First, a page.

Cosmic age problem
The cosmic age problem is a historical problem in astronomy concerning the age of the universe. The problem was that at various times in the 20th century, some objects in the universe were estimated to be older than the time elapsed since the Big Bang, as estimated from measurements of the expansion rate of the universe known as the Hubble constant, denoted H0. (This is more correctly called the Hubble parameter, since it generally varies with time).
Since around 1997–2003, the problem is believed to be solved by most cosmologists: modern measurements give an accurate age of the universe of 13.8 billion years, and recent age estimates for the oldest objects are either younger than this, or consistent allowing for measurement uncertainties.
Following theoretical developments of the Friedmann equations by Alexander Friedmann and Georges Lemaitre in the 1920s, and the discovery of the expanding universe by Edwin Hubble in 1929, it was immediately clear that tracing this expansion backwards in time predicts that the universe had almost zero size at a finite time in the past. This concept, initially known as the "Primeval Atom" by Lemaitre, was later elaborated into the modern Big Bang theory. If the universe had expanded at a constant rate in the past, the age of the universe now (i.e. the time since the Big Bang) is simply the inverse of the Hubble constant, often known as the Hubble time. For Big Bang models with zero cosmological constant and positive matter density, the actual age must be somewhat younger than this Hubble time; typically the age would be between 66% and 90% of the Hubble time, depending on the density of matter.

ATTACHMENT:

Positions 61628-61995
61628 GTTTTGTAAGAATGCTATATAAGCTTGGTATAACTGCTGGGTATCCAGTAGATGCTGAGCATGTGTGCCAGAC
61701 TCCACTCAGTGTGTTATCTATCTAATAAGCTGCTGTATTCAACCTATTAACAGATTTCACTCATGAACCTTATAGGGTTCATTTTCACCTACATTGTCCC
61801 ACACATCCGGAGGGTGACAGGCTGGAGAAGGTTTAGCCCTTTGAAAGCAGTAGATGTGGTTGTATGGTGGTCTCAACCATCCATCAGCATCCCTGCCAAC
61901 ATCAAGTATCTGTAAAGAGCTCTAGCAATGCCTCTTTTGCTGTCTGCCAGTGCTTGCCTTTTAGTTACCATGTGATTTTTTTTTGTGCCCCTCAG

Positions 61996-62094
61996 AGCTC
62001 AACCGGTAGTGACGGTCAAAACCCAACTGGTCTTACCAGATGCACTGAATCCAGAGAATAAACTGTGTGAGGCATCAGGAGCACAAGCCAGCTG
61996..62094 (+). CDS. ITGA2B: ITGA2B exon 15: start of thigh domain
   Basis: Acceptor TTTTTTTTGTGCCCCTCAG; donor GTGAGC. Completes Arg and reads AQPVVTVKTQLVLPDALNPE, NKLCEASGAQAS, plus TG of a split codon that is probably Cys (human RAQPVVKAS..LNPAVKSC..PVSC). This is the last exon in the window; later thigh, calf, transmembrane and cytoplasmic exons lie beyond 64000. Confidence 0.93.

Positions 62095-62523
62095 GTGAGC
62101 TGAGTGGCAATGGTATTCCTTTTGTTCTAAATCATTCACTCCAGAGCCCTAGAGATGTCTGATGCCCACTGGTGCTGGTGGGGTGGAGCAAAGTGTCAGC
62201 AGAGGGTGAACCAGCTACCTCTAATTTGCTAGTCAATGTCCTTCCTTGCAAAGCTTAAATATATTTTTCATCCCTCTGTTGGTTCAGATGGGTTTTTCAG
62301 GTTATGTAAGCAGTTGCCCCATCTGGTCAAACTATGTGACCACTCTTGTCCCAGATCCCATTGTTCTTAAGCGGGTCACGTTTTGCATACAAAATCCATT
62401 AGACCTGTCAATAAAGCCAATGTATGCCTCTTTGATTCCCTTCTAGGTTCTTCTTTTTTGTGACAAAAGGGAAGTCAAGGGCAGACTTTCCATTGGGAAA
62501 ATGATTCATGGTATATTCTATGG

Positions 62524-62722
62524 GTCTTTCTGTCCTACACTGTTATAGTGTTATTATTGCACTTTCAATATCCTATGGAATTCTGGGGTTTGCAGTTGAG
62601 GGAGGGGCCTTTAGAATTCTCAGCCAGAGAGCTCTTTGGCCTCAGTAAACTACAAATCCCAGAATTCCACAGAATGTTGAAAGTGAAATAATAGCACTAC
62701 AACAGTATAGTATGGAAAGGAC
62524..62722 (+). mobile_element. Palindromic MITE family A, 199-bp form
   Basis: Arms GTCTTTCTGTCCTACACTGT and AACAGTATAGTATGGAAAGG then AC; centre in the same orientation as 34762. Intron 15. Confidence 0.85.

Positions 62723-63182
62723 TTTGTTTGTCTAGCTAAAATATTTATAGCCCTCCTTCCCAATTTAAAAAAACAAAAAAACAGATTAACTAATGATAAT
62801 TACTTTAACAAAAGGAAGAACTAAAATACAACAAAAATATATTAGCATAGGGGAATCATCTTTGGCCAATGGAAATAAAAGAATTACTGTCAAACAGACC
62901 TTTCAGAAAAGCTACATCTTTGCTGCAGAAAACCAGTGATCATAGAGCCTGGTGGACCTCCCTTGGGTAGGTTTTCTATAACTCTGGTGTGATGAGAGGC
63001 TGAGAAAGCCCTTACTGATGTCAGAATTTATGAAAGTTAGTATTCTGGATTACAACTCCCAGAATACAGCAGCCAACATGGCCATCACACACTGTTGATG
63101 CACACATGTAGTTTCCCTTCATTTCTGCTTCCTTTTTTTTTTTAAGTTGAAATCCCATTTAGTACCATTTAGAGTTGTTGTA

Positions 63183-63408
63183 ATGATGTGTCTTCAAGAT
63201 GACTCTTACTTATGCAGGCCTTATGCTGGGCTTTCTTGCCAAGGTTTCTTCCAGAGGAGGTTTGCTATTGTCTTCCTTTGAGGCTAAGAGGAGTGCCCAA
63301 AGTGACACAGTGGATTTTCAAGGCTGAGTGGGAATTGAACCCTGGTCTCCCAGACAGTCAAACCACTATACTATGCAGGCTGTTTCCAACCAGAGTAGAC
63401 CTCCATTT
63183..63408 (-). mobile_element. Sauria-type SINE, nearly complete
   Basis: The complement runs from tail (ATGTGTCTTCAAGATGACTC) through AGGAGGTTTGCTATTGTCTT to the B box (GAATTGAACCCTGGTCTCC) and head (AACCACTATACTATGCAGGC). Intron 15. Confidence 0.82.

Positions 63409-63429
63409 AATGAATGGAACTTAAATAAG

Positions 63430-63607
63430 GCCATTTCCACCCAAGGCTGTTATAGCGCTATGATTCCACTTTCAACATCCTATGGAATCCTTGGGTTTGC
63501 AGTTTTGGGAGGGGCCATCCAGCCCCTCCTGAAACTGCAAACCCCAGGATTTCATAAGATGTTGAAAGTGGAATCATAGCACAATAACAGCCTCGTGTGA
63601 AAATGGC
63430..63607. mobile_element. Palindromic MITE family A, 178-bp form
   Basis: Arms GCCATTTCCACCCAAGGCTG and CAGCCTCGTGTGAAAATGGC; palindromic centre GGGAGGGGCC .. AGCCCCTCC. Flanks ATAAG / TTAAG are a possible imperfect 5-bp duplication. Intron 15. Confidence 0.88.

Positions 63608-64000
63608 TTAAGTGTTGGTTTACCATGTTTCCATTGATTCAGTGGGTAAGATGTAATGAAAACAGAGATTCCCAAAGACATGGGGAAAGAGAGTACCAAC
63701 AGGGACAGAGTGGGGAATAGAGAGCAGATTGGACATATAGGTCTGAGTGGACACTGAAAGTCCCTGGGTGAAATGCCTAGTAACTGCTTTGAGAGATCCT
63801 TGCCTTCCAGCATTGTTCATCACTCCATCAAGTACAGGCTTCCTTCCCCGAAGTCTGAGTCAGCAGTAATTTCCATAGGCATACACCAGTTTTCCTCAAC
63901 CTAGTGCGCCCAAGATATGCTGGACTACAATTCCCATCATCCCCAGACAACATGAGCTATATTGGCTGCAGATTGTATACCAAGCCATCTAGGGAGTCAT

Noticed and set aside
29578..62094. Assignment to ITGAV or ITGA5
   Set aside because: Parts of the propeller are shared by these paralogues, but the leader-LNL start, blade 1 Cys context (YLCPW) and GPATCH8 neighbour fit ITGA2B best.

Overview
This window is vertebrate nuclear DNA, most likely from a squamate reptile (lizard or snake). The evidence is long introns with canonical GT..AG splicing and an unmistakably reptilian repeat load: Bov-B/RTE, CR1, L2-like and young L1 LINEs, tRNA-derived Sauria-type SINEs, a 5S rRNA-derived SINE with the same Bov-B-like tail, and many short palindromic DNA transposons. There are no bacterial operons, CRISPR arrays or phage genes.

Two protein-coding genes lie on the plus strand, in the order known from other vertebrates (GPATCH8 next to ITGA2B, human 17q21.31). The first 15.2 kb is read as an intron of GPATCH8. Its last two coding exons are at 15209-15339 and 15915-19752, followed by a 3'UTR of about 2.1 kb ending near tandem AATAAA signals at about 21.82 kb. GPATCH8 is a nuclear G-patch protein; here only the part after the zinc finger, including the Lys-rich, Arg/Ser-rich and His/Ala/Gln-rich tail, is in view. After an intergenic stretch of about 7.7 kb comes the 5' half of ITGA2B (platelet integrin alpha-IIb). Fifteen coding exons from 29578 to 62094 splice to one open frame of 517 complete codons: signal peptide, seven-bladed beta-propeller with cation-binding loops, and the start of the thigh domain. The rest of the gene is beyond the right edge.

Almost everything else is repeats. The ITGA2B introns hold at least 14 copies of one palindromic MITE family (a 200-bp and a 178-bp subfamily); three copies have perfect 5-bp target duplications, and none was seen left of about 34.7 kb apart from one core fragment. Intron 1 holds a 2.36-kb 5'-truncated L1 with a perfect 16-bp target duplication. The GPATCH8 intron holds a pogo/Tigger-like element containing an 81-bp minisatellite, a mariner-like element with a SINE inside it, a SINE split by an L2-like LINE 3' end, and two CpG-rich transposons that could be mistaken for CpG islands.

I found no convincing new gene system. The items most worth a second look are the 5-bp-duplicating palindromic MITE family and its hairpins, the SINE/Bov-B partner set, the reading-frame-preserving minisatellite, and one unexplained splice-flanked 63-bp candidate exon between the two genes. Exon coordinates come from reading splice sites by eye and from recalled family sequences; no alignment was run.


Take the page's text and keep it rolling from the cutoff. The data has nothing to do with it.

Hubble's early estimate of his constant was 550 km/s/Mpc, and the inverse of that is 1.8 billion years. It was believed by many geologists such as Arthur Holmes in the 1920s that the Earth was probably over 2 billion years old, but with large uncertainty. The possible discrepancy between the ages of the Earth and the universe was probably one motivation for the development of the Steady State theory in 1948 as an alternative to the Big Bang; in the (now obsolete) steady state theory, the universe is infinitely old and on average unchanging with time. The steady state theory postulated spontaneous creation of matter to keep the average density constant as the universe expands, and therefore most galaxies still have an age less than 1/H0. However, if H0 had been 550 km/s/Mpc, our Milky Way galaxy would be exceptionally large compared to most other galaxies, so it could well be much older than an average galaxy, therefore eliminating the age problem.